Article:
American narco films, on the other hand, tend to heavily privilege myth and drama over realism. Steven Soderbergh’s Traffic prioritizes the domestic melodramas of Wakefield, whose daughter is an addict, and Helena Ayala (Catherine Zeta-Jones), the pregnant wife of an American narcotrafficker, while ignoring the larger political implications of the drug war. As newly appointed drug czar Robert Wakefield (Michael Douglas), says, maybe fixing the problem just requires “thinking outside the box.” In the end, the film suggests that the biggest threat the drug war poses may be to the American nuclear family.
Narcos’ Escobar offers a striking contrast to the Escobar of Pablo Escobar: Paradise Lost, in which Benicio del Toro plays the eponymous drug lord. In that movie, through the eyes of the naïve Nick, played by Josh Hutcherson (who has fallen in love with Escobar’s niece, Maria), Escobar is a master myth-maker—an unknowable, unpredictable, and alluring man. But the movie fails to capture the realism of the drug war, even in moments when Escobar’s magical charisma gives way to his brutal side. Because Nick seems unaware of any socio-political context for Escobar’s violence, the film’s pivotal action sequence, in which Escobar’s hitmen kill a handful of innocent people, plays like a one-off surreal dream instead of the kind of daily occurrence regularly witnessed by communities in the midst of the drug war.
Narcos is the first production in the true narco-cinematic vein to come to American screens. Unlike most American movies about the drug trade, it manages to glamorize its protagonists while still revealing the devastating structural problems they are working within. It understands a key dynamic in our real drug wars: the way drug lords and the cops and the DEA agents are all involved in the project of creating and fortifying the powerful myths around them, and they will do whatever it takes to secure their legacy. In the show, the DEA, as well as Escobar, are shown bowing to economic pressures and making unwanted compromises with government officials, all the while fancying themselves heroes and vigilantes.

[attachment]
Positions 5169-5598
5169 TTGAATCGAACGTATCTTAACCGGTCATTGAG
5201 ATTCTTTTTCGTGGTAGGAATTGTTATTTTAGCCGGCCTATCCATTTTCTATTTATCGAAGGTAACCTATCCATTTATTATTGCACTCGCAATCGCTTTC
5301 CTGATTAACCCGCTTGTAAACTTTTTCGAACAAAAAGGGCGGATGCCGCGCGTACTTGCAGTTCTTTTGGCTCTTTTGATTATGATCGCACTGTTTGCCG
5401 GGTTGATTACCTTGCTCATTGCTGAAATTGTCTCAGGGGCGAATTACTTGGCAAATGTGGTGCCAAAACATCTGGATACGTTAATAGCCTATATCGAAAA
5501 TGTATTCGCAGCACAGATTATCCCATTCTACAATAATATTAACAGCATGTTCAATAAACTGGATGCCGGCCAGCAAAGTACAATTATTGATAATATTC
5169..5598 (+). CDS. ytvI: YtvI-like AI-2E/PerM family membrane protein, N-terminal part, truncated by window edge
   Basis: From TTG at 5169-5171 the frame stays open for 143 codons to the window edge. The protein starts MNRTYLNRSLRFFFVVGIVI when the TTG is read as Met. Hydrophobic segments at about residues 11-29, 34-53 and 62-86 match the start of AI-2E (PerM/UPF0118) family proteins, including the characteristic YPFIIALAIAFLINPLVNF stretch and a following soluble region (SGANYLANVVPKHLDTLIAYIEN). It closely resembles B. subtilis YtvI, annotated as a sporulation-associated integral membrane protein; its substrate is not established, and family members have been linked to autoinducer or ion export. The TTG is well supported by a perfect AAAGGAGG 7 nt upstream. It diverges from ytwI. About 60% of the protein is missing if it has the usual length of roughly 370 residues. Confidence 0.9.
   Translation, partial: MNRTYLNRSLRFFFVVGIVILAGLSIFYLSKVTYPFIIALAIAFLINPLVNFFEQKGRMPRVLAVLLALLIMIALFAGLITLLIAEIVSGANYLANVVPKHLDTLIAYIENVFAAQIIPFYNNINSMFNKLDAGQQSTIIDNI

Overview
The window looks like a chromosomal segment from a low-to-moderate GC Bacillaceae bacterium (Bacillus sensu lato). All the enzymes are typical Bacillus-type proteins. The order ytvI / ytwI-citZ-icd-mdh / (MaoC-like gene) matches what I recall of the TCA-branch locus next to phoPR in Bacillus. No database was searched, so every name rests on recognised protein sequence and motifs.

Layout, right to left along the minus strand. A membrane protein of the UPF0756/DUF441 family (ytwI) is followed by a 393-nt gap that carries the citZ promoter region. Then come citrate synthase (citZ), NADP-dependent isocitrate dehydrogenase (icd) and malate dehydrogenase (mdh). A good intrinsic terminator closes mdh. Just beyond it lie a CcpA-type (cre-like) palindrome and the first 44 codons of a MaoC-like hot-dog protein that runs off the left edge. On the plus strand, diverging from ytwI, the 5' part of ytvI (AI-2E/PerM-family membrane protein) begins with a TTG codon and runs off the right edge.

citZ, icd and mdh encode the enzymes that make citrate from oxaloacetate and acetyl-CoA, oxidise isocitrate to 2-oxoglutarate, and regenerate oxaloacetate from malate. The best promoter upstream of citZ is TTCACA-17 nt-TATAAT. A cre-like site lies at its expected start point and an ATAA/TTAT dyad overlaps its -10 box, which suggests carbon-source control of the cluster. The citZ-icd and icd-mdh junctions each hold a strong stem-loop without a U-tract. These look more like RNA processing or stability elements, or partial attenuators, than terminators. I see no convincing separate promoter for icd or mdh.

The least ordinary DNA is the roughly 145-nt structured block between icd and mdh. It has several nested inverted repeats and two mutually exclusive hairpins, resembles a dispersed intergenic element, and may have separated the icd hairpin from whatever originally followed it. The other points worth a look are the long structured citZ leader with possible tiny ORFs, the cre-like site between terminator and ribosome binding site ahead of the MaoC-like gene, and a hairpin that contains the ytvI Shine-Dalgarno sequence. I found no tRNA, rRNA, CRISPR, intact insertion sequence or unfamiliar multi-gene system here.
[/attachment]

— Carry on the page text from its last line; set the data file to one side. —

In his narration, Murphy seems especially intrigued with exploring this conflation of “dreams and reality” in his storytelling. He explains Escobar’s lofty political aspirations—to become a congressman—as an inevitable byproduct of his meteoric rise out of poverty. (“Imagine you were born in a poor family, in a poor city, in a poor country and by the time you were 28 years old you had so much money you can’t even count it. What do you do? You make your dreams come true.”) Murphy cannot help but use the language of mythology to ominously foretell Escobar’s fate, comparing him to Icarus trying to fly too close to the sun. In the end, he warns: “Even magical realism has its limits.”